Sites and Monument Record: Larbert Bridge (SMR 231)

The present bridge is of 2 arches, and bears a roundel inserted in the NW parapet inscribed 1782 with the feeble initials TA. Including the approaches, it is 56 yards in length and 27 ft wide over its parapets. The larger arch, on the south, spans the main channel of the river and is 44 ft wide. The pier has a splayed and pointed cut-water both up and down stream, and the arches are defined by drip-moulds. Now superseded by a concrete road bridge.

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Site history notes
The Roman crossing of the Carron Water probably lay some distance to the west of Larbert Bridge. However, some time before the 18th century the present area was adopted. In 1651 the crossing was defended from Castle Hill against Cromwell. At this time it stood just upstream from the present structure, at the Low Town. In 1707 one of the last Acts of the Scottish Parliament was for the levying of tolls on Larbert Bridge by the Livingstone family. This bridge was swept away in the floods of 1733 and the present site utilised. In 1755 and 1758 the bridge was described as in great disrepair (a1.452). The new bridge failed in 1781 and in the following year was replaced.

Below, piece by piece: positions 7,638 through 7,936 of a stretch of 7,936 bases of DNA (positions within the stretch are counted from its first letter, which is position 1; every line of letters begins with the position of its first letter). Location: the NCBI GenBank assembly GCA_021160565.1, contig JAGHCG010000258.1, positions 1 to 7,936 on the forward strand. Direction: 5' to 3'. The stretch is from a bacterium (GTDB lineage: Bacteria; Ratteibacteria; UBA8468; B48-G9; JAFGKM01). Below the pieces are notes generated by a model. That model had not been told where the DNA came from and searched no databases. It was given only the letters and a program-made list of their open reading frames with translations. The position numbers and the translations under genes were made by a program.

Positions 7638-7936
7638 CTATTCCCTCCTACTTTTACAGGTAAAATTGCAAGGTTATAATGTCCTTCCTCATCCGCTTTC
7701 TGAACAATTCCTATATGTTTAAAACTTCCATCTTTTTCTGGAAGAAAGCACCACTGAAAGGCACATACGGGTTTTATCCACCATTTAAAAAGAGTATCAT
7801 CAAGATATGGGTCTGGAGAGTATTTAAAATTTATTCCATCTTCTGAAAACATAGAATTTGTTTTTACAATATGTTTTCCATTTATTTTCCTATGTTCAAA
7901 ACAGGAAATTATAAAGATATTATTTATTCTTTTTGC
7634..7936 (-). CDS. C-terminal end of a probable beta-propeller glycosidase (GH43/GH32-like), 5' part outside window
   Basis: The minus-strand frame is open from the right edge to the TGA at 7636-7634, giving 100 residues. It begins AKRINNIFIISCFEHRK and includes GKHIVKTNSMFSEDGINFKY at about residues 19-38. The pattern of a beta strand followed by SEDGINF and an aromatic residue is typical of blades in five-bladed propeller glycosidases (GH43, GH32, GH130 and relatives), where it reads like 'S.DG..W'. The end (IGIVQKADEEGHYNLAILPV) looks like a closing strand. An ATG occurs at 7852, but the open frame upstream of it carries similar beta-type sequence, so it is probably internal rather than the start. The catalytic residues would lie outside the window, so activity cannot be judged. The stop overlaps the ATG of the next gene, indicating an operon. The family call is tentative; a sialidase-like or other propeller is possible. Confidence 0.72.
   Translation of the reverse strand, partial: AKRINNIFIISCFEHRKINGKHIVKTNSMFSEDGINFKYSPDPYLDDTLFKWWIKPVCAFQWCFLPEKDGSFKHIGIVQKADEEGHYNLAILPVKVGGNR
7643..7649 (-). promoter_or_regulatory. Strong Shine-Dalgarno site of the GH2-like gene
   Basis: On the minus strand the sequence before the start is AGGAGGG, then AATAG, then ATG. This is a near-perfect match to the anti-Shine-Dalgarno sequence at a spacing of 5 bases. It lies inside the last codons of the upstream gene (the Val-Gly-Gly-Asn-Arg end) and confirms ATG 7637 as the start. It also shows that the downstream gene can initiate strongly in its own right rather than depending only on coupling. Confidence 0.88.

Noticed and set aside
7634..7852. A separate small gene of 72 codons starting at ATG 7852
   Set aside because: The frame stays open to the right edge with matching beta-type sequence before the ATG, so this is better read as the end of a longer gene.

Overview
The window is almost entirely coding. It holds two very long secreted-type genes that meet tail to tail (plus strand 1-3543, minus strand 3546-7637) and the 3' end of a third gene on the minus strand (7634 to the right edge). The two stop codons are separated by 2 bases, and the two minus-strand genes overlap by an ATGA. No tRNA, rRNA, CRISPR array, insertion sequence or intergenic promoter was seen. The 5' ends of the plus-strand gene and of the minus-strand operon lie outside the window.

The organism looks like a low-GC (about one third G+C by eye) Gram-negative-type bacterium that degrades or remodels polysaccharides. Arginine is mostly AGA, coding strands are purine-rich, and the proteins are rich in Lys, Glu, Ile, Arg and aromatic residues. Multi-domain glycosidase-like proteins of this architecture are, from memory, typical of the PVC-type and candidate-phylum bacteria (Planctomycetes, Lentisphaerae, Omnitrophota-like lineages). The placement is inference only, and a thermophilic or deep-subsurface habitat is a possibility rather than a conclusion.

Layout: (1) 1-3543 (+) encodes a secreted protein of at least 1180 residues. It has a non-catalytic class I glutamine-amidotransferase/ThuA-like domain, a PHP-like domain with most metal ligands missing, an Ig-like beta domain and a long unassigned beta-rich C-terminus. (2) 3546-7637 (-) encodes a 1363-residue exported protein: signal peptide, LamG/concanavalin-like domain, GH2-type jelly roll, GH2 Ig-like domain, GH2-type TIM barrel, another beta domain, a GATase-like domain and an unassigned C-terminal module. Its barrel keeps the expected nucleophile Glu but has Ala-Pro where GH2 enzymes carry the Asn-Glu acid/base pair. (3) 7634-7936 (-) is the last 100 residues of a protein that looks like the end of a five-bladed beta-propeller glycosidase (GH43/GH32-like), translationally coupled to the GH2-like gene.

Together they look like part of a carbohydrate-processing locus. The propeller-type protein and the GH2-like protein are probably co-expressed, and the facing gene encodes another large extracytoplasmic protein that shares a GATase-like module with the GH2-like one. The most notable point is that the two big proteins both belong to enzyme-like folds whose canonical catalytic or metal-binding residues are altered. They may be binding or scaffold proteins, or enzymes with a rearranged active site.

Site conservation date
Site grid ref
NS 8594 8185
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